A few months later, the IP Flow Information Export (IPFIX) working group (WG) was created, with the following goal in its charter: “This group will select a protocol by which IP flow information can be transferred in a timely fashion from an “exporter” to a collection station or stations and define an architecture which employs it. The protocol must run over an IETF approved congestion-aware transport protocol such as TCP or SCTP”. The charter planned for three deliverables: the requirements, the architecture, and the data model. At that time, I was told the intent was to standardize NetFlow, a proprietary implementation, which was already deployed in operator networks.
And so, it started.
The WG debated for a long time on the requirements for the future IPFIX protocol selection, and hence the IPFIX architecture. There were five candidate protocols, with different capabilities, to select from, and each candidate proponents were obviously pushing their own protocol.
From there, the chairs decided that the WG should classify all requirements as “must”, “should”, “may”, and “don’t care”. The “Requirements for IPFIX”, RFC3917 documented this outcome. An independent team, in charge of evaluating the different protocols in light of documented requirements concluded that the goals of the IPFIX WG charter would best be served by starting with NetFlow v9, documented in the mean time in the informational RFC 3954.
By that time, 3 years have passed.
The next couple of years were dedicated to IPFIX protocol specifications. According to my recollection, the WG spend one year or maybe one year and half on transport-related discussions: should we use TCP or SCTP as the congestion-aware transport protocol … while most customers only cared about UDP when the flow export collection is exclusively within their management domain … and where the distributed function of forwarding ASICs complicate congestion aware transport-requirements.
The final specifications compromise on: “SCTP [RFC4960] using the PR-SCTP extension specified in [RFC3758] MUST be implemented by all compliant implementations. UDP [UDP] MAY also be implemented by compliant implementations. TCP [TCP] MAY also be implemented by compliant implementations.”
The IPFIX protocol (RFC 5101) and the IPFIX information model (RFC 5102) were finally published in January 2008 as Proposed Standards. In the end, IPFIX is an improved NetFlow v9 protocol with extra features and requirements such as transport, string variable length encoding, security, or template withdrawal message.
The IPFIX WG closed in 2015, with the following results:
– the IPFIX protocol and information model, respectively RFC 7011 and RFC 7012, published as Internet Standards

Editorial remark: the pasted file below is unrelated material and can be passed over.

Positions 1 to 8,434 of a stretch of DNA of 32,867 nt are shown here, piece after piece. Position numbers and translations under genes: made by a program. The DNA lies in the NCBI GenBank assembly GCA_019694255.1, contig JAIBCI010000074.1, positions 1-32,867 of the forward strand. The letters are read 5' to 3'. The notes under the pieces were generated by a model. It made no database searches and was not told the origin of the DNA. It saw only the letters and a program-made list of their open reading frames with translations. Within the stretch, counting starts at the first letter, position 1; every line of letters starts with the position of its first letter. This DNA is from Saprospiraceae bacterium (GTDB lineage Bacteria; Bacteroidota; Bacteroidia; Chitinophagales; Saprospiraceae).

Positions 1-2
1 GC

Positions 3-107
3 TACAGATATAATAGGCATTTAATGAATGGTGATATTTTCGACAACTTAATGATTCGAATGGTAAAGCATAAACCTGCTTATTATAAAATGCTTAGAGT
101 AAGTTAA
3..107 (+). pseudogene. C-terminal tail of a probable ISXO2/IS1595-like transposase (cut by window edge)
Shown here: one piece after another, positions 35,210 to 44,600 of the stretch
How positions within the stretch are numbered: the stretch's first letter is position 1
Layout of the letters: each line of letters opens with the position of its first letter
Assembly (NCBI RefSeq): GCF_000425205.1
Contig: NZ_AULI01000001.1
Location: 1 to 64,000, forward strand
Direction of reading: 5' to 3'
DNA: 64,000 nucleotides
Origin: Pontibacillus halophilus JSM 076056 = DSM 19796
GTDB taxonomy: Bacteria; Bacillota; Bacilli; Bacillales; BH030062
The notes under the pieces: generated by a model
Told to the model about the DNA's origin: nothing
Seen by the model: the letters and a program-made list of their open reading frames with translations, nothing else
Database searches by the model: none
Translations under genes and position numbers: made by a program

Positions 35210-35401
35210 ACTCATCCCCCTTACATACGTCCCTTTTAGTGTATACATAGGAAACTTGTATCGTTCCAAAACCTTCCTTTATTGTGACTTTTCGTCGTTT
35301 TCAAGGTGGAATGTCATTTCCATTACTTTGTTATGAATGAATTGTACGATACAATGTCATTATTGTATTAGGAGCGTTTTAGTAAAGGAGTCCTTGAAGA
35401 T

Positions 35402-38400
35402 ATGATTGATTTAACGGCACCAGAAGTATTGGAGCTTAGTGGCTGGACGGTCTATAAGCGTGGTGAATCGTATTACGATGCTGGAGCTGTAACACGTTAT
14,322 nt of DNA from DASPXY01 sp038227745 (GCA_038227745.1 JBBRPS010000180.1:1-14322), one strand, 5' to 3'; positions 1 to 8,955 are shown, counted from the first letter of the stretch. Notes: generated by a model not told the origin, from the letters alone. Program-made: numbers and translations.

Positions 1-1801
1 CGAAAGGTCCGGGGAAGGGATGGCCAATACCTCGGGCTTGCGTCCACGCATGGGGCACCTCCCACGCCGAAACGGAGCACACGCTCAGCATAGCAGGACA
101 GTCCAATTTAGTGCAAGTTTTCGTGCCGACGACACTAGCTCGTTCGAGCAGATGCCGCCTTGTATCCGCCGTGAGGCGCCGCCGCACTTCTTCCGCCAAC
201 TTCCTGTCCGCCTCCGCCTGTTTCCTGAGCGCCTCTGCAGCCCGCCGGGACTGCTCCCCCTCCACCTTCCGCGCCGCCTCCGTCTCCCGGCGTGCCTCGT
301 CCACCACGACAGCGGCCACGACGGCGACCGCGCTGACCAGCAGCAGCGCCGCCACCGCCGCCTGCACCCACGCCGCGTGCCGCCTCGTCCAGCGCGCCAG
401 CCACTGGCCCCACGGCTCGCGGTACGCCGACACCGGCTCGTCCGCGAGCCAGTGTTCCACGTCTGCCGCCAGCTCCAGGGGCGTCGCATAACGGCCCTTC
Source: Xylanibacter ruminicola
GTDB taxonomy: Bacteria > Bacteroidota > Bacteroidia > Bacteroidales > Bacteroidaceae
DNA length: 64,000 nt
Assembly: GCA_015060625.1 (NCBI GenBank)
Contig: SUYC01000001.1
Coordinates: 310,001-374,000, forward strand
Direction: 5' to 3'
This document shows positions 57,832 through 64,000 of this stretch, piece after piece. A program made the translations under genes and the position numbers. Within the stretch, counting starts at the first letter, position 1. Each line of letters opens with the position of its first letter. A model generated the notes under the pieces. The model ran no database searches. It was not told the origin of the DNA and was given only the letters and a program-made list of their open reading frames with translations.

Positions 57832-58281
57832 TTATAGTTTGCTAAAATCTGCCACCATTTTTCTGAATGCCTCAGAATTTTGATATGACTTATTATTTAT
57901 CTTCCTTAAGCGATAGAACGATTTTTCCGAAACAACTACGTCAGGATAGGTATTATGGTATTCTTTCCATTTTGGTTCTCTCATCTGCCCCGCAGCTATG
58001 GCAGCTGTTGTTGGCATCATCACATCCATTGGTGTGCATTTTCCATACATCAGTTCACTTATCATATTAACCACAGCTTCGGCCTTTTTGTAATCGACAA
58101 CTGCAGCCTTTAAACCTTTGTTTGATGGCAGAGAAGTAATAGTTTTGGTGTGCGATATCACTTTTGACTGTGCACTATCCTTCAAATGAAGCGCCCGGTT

– a series of RFCs regarding IPFIX mediation functions (from a subsequent charter)
– almost 30 IPFIX RFCs in total (architecture, protocol extensions, implementation guidelines, applicability, MIB modules, YANG module, etc…)
– the IPFIX community worked on PSAMP (Packet SAMPling), which selected IPFIX to export packet sampling information, and produced four RFCs.
What are the lessons learned from those 13 years of standardization?
– 7 years (or 13 years depending if you consider the Proposed Standards, or the IPFIX WG closure) of standardization is way too long, and is inadequate today, at the age of quick(er) opensource developments. This IESG (Internet Engineering Steering Group) discussed this issue during a retreat, recognized the issue, and stressed that “WGs should have solution work from day 1”, as explained by the IETF chair in his report at IETF 90. So basically, let’s not spend precious WG time on use cases and requirements, unless we have to.
– If the intent behind the charter is to standardize a specific solution (citing the OPS AD at that time, “the intent was to standardize NetFlow”), then the IESG and the charter should be clear about it. For example,”The WG should consider <draft-bla> as a starting point.”
– <Area Director hat on> Now that I’m part of the IESG, I can tell: don’t fight the IESG regarding transport protocols. If the protocol will ever run over the Internet, it must run a congestion-aware transport. Full stop. </Area Director hat on>.
<Benoit hat on>In the end, the operators will do what they want anyway, and request what they need from equipment vendors.</ Benoit hat on>
Maybe the only important question is: IPFIX is a success?
– From a specification point of view, yes. Granted, should we start from scratch today, we would change a few things, reflecting on years of experience.
– From an implementation point of view, yes.
– From a deployment point of view, not quite yet but getting there. Indeed it took so long for the IPFIX to standardize that the NetFlow v9 implementations improved along the years. The world will see more IPFIX deployments when operators will require IPFIX specific features … And there are not many SCTP IPFIX requests right now. 😉
In conclusion, we can say that IPFIX is a success, but the world has changed a lot since 2001, lessons have been learned, and today we approach standards in the IETF differently.